With financial concerns evident for many municipal departments, there is simply no good excuse for the City of Amarillo to continue expending taxpayer dollars to lobby to the Texas Legislature.
Last week, during the Amarillo City Council’s regular meeting, city manager Jared Miller provided updates to Councilmembers on the “legislative agenda” for the upcoming year. Topping this year’s agenda is the proposed Texas Tech veterinary school and additional funding for the Texas Department of Transportation.
“We took a lot of input from all of our different directors…they submitted all of their input to us and we’ve distilled that down to a manageable list of legislative agenda items that we can use when we talk to state representatives and state senators in our conversations with them, as we want to make sure they understand our perspective on different items,” Miller said.
City councilmembers voting to set a legislative agenda is nothing new and has been ongoing for many years in Amarillo. What is extremely disappointing, however, is the way tax dollars are used to advocate for these items.
According to filings with the Texas Ethics Commission, the City of Amarillo employed five different lobbyists during the 2017 legislative session. State law does not require the lobbyists to disclose their received payments, but in the values they did submit, it appears taxpayers footed the bill for upwards of $165,000 in lobbying fees. And, even at a time where there is no ongoing legislative session, seven lobbyists report employment by the City of Amarillo, with six already listed as “paid” for the year. And, as it stands today, the City of Amarillo is employing a larger number of lobbyists than the cities of Lubbock, El Paso, and even Dallas.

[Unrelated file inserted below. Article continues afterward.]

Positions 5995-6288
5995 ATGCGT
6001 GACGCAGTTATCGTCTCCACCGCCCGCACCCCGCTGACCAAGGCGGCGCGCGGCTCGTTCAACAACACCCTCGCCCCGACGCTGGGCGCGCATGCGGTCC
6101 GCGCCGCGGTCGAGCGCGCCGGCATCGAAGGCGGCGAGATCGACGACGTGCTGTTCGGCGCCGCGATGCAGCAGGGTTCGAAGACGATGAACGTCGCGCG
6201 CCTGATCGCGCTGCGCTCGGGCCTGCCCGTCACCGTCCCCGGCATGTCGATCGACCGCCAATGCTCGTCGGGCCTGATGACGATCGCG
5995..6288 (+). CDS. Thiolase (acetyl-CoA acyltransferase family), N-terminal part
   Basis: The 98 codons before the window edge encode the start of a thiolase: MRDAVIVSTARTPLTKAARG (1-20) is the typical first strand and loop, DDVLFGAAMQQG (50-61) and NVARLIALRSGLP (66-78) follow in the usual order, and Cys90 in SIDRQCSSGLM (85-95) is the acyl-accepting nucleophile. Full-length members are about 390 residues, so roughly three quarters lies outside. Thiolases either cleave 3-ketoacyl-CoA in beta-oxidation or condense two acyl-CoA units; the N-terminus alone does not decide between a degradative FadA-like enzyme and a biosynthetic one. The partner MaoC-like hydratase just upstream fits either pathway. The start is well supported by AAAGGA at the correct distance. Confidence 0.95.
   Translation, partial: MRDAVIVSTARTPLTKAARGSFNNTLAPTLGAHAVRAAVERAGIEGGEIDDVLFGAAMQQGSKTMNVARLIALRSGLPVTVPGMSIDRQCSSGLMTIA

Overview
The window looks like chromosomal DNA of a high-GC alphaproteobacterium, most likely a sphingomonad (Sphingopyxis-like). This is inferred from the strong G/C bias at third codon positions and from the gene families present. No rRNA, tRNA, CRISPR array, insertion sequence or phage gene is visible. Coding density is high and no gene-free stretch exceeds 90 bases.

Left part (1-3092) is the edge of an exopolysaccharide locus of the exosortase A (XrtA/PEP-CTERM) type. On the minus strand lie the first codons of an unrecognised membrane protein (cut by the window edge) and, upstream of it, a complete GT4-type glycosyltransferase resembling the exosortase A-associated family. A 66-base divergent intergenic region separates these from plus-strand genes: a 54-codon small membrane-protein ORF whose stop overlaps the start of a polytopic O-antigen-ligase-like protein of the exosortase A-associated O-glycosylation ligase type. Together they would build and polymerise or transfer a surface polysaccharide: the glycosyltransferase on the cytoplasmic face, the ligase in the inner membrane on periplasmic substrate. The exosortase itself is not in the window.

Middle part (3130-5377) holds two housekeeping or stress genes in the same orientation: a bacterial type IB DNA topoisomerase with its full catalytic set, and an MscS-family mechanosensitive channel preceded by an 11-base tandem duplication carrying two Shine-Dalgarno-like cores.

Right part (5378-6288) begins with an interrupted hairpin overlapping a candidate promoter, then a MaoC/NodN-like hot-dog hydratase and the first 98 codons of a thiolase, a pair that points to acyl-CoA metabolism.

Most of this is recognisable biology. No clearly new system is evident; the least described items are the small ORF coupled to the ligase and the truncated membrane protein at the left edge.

This $165,000, while a rough estimate, does provide an idea of just exactly how much taxpayers had to spend to employ lobbyists to do the city council’s bidding. Earlier this year, we heard Jared Miller claim $7,000 could not be found to provide security for the Tri-State Fair parade. Other community organizations have also been the target of cuts, as the City of Amarillo continues to blow money on certain events, while cutting off others. There are other places this money could be used, as well. How about spending this money on fixing problems at Animal Management & Welfare, or spending the money repairing the Civic Center, or maybe on road repairs. There are many options if the City of Amarillo was actually committed to serving the people’s best interests. They don’t appear to be, though.
So, since Jared Miller was so willing to pull the government support for the Tri-State Fair parade and wait for the private sector to rescue it, I think he should do the same thing for lobbying. It should not be the City of Amarillo’s place to lobby the Texas Legislature. Let private organizations take the charge on advocacy, while the City stays focused on spending tax dollars on things that are actually necessities. Although, this probably doesn’t fit the City’s ‘big government above all’ philosophy.
It’s time to end tax-funded lobbying in Amarillo. The City of Amarillo needs to reassess its commitment to the people and begin focusing on prioritizing things to improve this City. Lobbyists do not provide a basic municipal function that improves the lives of citizens.
This article originally appeared in The Amarillo Pioneer.
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